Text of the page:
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Indiana Bat (Myotis sodalis)
The Indiana bat was listed as endangered in 1967 due to episodes of people disturbing hibernating bats in caves during winter, resulting in the death of large numbers of bats. Indiana bats are vulnerable to disturbance because they hibernate in large numbers in only a few caves (the largest hibernation caves support from 20,000 to 50,000 bats). Other threats that have contributed to the Indiana bat's decline include commercialization of caves, loss of summer habitat, pesticides and other contaminants, and most recently, the disease white-nose syndrome.
Indiana bats are found over most of the eastern half of the United States. Almost half of them hibernate in caves in southern Indiana. The 2009 population estimate was about 387,000 Indiana bats, less than half as many as when the species was listed as endangered in 1967.
Indiana bats are quite small, weighing only one-quarter of an ounce (about the weight of three pennies) although in flight they have a wingspan of 9 to 11 inches. Their fur is dark-brown to black. They hibernate during winter in caves or, occasionally, in abandoned mines. During summer they roost under the peeling bark of dead and dying trees. Indiana bats eat a variety of flying insects found along rivers or lakes and in uplands.
White nose syndrome (WNS) is an illness that has killed over a million bats since 2006 when dead and dying bats, with the distinctive "white nose," were first observed. "White nose" refers to a ring of white fungus often seen on the faces and wings of affected bats. First observed in a cave in New York in February 2006, white-nose syndrome has spread from New York caves to caves in Vermont, Massachusetts, Connecticut, New Hampshire, New Jersey, Pennsylvania, and West Virginia.
Shapefile of Recovery Units (.zip file)
2013 Rangewide Population Estimate (6-page PDF )
Species Profile (U.S. Fish & Wildlife Service's National Endangered Species Website)
Recovery is the process used to restore threatened and endangered species to the point that protection under the Endangered Species Act is no longer needed. The Endangered Species Act requires that a "Recovery Plan" be prepared for every listed species and that the status of every listed species is reviewed every five years (i.e., "Five-Year Reviews").
Draft Recovery Plan; First Revision (258-page PDF; 1.4MB) - April 2007
Five-Year Review (45-page PDF) - Sept. 2009
Private Stewardship Grant (May 2007): Restoring Southeast Michigan’s High Diversity Landscapes Through Collaborative Stewardship – Hillsdale, Jackson, Lenawee, Oakland, and Washtenaw Counties, Michigan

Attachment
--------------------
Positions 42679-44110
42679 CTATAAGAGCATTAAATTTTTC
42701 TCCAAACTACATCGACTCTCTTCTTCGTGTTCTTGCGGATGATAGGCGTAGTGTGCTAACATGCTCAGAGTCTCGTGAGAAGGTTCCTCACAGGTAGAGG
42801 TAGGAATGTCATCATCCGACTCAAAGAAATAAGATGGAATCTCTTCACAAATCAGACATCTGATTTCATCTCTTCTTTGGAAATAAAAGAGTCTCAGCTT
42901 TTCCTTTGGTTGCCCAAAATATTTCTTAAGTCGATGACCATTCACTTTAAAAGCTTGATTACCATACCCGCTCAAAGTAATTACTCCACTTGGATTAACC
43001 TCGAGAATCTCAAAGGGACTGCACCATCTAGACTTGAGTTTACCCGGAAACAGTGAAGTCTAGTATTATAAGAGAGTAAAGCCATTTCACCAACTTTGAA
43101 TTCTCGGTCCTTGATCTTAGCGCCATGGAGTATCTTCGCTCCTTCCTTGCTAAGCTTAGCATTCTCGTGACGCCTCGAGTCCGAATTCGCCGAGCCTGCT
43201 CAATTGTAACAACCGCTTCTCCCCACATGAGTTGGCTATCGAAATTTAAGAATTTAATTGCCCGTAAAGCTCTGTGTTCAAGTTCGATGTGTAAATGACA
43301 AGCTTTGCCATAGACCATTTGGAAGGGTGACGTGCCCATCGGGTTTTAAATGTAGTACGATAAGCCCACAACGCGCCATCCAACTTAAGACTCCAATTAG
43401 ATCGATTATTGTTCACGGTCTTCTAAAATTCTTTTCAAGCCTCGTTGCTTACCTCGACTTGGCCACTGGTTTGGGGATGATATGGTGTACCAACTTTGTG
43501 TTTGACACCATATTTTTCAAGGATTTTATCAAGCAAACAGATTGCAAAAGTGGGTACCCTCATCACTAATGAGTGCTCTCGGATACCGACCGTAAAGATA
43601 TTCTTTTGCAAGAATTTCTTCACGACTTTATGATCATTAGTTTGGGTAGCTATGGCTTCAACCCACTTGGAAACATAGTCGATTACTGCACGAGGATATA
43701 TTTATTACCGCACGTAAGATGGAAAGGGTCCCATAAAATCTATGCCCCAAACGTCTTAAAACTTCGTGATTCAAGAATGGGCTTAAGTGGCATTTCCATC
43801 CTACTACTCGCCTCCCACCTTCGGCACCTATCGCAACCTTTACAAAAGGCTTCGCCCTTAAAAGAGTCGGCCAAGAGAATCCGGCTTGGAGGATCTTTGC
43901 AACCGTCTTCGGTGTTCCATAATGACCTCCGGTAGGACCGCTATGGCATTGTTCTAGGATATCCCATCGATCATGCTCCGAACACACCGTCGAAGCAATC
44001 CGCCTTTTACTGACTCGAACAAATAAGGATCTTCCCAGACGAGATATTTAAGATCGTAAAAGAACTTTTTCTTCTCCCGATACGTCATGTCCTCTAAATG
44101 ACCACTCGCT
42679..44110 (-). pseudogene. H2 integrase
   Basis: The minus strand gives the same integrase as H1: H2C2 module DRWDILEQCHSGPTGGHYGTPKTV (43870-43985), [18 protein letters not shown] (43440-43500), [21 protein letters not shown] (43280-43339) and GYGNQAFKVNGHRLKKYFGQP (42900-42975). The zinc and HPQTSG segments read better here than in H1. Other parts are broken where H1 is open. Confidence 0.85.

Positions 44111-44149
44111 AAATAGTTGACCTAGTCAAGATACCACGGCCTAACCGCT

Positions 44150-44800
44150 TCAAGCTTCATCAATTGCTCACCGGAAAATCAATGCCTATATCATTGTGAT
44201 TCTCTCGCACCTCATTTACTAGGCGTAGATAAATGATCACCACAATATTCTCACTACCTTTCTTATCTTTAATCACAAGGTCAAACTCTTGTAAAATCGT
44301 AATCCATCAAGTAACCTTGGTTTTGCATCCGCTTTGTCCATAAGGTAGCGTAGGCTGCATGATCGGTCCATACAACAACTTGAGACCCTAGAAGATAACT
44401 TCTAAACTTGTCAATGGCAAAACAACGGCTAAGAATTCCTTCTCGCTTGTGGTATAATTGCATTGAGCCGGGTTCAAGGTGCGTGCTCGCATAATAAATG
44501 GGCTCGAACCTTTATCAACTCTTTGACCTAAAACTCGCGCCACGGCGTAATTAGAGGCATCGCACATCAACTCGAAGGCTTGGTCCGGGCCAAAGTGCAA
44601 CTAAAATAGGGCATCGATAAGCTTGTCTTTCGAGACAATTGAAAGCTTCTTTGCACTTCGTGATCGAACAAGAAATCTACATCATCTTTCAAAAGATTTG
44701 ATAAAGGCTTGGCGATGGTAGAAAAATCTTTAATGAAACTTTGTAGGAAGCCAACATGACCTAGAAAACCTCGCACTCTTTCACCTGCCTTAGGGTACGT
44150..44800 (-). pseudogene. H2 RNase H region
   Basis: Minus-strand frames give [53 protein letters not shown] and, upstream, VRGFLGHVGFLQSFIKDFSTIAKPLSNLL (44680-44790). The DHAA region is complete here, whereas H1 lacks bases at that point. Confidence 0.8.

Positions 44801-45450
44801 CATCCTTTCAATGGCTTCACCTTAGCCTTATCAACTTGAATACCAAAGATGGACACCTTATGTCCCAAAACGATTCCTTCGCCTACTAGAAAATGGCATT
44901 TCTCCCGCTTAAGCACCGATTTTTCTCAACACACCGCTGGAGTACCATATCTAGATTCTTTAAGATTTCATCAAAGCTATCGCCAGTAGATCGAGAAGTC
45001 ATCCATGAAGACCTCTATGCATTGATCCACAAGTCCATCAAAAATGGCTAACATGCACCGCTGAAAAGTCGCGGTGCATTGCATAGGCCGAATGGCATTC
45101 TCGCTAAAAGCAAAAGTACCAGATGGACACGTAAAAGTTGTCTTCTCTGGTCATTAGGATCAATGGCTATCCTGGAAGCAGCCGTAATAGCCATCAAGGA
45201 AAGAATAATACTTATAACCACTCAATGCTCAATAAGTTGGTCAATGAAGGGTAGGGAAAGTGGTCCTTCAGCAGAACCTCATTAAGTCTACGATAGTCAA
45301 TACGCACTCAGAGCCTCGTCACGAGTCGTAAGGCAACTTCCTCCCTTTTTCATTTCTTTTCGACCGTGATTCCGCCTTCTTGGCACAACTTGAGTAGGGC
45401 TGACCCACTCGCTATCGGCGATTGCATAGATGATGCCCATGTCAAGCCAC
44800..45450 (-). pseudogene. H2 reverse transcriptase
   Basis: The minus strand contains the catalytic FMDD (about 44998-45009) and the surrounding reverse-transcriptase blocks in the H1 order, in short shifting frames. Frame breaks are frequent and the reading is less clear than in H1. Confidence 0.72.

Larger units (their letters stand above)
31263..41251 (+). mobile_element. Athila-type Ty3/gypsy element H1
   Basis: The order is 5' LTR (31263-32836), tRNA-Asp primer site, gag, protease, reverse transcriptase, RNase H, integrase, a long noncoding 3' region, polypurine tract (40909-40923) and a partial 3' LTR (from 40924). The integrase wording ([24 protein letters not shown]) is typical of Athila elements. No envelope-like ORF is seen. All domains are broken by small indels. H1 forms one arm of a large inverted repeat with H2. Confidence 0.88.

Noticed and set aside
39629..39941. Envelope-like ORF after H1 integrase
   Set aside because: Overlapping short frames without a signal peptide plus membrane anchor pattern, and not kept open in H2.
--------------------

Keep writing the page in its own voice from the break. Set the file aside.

Private Stewardship Grant (May 2007): Reforestation and Wetland Restoration for Permanent Native Habitat in the St. Joseph River Watershed – Hillsdale County, Michigan; Defiance and Williams Counties, Ohio; Allen, Dekalb, and Noble Counties, Indiana – ($45,000*)
2006 S6 Grant Project - Mine Stability and Implications For Endangered Bat Conservation
Under Section 7, the Endangered Species Act directs all Federal agencies to work to conserve endangered and threatened species and to use their authorities to further the purposes of the Act. Section 7 of the Act, called "Interagency Cooperation," is the mechanism by which Federal agencies ensure the actions they take, including those they fund or authorize, do not jeopardize the existence of any listed species.
When a species is listed as endangered or threatened under the Endangered Species Act (Act), we must consider whether there are areas of habitat we believe are essential to the species’ conservation. Those areas may be designated as “critical habitat.” Some caves and mines have been designated as critical habitat for the Indiana bat because of their importance for hibernation. Below is information about a petition that we received to expand the critical habitat listing.
Finding on a Petition to Revise Critical Habitat
Buckeye Wind Power Project (Ohio) for Indiana Bat: HCP Approved; Permit Issued
Habitat Conservation Planning Assistance Grants by State: Multistate: Indiana, Iowa, Michigan, Missouri and Ohio (Statewide) - Development of a Multi-Species Habitat Conservation Plan for Wind Energy Development in the Midwest $3,362,364
Non-traditional S6 Grant: HCP for the Indiana Bat on Indiana State Forest Lands (State-wide): $375,000
Indiana Bat Habitat Conservation Plan for I-70 near Indianapolis International Airport
Videos of Indiana bats and their habitat - cavebiota.com
Indiana Bats, Kids, and Caves - Oh My! (an activity book for teachers)
Videos of Indiana Bats and their habitat - cavebiota.com
Bat Box Fact Sheet (PDF)
Last updated: June 25, 2015